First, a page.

Apart from dealing with cases of mosquito-borne dengue fever, doctors in the Capital are reporting fevers owing to the common cold, flu, typhoid, sporadic episodes of malaria, and the occasional incidence of scrub typhus.
“It’s a mixed bag really; we are seeing some cases of all the seasonal fevers. That is why it is important that people consult their doctors if the fever doesn’t reduce in two or three days. People should only take paracetamol to control fever. Antibiotics and pain medicines must be avoided,” said Dr Suranjit Chaterjee, senior consultant of internal medicine at Indraprastha Apollo Hospital. He said people must continue to take preventive measures. “These days, we see dengue cases well into October and November, so people must be careful and check for mosquito breeding in their houses and neighbourhoods. We also need to remember that Covid-19 is not over; everyone should continue wearing masks and maintain social distance. Scientists have said that there could be a third wave in October and November,” he said.
“Earlier, peak mosquito breeding would take place in September, now it extends into October. The transmission period has increased due to global warming,” said Dr Kalpana Baruah, additional director of, National Vector Borne Disease Control Programme, at a public lecture at the All India Institute of Medical Sciences. She added that dengue’s reach also increased from a few pockets in the country in 2000, to several states in 2011, to the entire country, barring Lakshadweep and Ladakh by 2020.
She said if the number of dengue cases continues to rise at the same pace, the country might see one of the highest numbers of dengue cases this year. “India saw a high number of cases in 2019 – over 200,000 cases were reported. That year, only 35,000 cases were reported till September. This year, we have already reported 46,000 cases. If transmission continues like this, we will see over 200,000 cases this year too,” said Dr Baruah.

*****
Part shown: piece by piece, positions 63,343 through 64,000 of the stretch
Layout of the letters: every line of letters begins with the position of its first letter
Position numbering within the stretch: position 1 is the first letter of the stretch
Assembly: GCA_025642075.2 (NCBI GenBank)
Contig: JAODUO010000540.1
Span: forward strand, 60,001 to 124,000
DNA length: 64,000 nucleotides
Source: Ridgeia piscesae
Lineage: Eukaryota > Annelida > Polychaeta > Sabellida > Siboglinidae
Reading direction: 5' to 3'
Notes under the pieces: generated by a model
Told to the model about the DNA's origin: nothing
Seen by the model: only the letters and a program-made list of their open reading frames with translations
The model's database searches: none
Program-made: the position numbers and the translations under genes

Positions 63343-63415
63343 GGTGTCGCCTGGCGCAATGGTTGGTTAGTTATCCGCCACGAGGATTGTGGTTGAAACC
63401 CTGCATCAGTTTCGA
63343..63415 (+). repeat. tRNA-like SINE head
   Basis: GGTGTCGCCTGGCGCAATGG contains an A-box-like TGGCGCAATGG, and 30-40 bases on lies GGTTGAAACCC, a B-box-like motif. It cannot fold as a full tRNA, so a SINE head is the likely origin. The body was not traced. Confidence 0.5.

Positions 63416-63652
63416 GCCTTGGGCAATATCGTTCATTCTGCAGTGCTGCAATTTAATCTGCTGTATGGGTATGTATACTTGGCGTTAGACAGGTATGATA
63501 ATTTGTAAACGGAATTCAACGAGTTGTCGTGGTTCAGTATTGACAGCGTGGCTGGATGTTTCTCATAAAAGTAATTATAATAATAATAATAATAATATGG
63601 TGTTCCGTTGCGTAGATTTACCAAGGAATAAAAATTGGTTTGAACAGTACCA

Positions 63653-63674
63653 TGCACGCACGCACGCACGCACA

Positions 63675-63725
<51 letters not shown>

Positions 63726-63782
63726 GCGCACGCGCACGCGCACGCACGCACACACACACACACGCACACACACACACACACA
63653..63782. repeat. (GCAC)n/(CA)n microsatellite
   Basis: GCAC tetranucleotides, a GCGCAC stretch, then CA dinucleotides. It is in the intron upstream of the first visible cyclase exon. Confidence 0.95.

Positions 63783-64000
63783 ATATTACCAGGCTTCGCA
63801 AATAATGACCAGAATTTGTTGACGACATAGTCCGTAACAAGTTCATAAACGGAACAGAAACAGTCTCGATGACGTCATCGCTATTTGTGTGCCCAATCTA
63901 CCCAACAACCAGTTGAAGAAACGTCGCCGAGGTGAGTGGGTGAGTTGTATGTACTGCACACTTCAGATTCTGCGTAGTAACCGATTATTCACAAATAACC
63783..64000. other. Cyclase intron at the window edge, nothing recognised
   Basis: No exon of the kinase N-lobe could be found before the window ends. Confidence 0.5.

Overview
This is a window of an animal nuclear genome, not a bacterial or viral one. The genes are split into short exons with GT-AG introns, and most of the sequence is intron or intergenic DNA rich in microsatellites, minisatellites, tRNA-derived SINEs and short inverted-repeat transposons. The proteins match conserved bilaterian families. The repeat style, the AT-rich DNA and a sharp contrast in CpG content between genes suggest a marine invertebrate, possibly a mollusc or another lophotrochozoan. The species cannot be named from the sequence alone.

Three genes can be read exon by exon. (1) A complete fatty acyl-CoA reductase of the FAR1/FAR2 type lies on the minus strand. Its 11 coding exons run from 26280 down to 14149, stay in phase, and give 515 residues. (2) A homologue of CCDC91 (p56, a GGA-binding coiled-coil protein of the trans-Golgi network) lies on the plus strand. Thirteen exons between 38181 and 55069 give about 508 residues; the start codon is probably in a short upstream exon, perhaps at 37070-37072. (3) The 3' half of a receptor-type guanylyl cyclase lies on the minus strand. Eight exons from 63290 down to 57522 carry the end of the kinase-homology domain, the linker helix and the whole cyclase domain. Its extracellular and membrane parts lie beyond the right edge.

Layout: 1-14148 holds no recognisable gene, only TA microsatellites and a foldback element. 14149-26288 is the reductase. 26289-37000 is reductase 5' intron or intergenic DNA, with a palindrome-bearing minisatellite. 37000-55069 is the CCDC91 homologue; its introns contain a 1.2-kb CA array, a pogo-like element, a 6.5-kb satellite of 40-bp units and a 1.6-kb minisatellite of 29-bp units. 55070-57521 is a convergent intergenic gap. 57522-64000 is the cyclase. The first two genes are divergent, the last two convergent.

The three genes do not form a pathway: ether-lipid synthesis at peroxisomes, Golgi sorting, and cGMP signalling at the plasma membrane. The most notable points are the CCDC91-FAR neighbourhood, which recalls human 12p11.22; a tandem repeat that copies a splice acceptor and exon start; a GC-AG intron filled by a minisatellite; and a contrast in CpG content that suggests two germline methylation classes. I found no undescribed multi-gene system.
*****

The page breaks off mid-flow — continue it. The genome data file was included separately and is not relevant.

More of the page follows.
The Capital has recorded 273 cases of dengue so far, of which 149 were recorded in September alone. This is likely an underestimation as dengue, unlike Covid-19, is not yet a notifiable disease in the Capital; meaning hospitals and independent medical practitioners are not mandatorily required to report the cases.
“The number of cases in the city could be well into thousands; every doctor has eight to 10 dengue patients under their care,” said Dr RK Singhal, chairperson of the department of internal medicine at BLK-Max hospital.
Doctors said that despite the prevalence of serotype 2 dengue virus associated with a higher risk of severe disease, most people are not showing severe symptoms. “Although we do see cases wherein the platelet count goes down to 15,000 to 25,000, but even these patients have been recovering on their own with symptomatic management. They do not need platelets; they are not suffering from internal bleeding,” he said. A human body’s normal platelet count is 150,000 to 450,000
Seasonal flu, typhoid
“Although the number of cases has gone down from a month ago, we are still getting cases of influenza, H1N1, and fevers that might not test positive for anything. We are seeing a few cases of typhoid too,” said Dr Chaterjee.
Dr Singhal said, “If I get 10 patients with fever in my clinic – three are likely to have dengue, four– some other viral infection (such as seasonal flu), two typhoid, and one is likely to be a non-specific case. The good thing is despite all the fever cases, hospitalisations are low.”
He said that people can stay at home with a fever for two or three days, but must definitely consult a doctor if they start experiencing stomach aches and shortness of breath.
In addition to the common fever cases, Delhi doctors have also been reporting a few cases of scrub typhus, a bacterial infection that is transmitted by mites. Scrub typhus causes fever, chills, headache, body ache, and a scab-like area at the site of the bite.
“This disease was not seen much in Delhi, but nowadays we have started seeing a few cases during the rainy season. This is because of the huge construction sites that have scrubs where the mites that transmit the disease breed,” said Dr Amitabh Parti, director of internal medicine at Fortis Memorial Research Institute, Gurugram. Dr Chatterjee also confirmed that there have been a few cases of scrub typhus at his hospital and a doctor from AIIMS said that there has been an increase in scrub typhus cases there as well.Dr Parti said it is essential that this disease also be considered when patients come in with a fev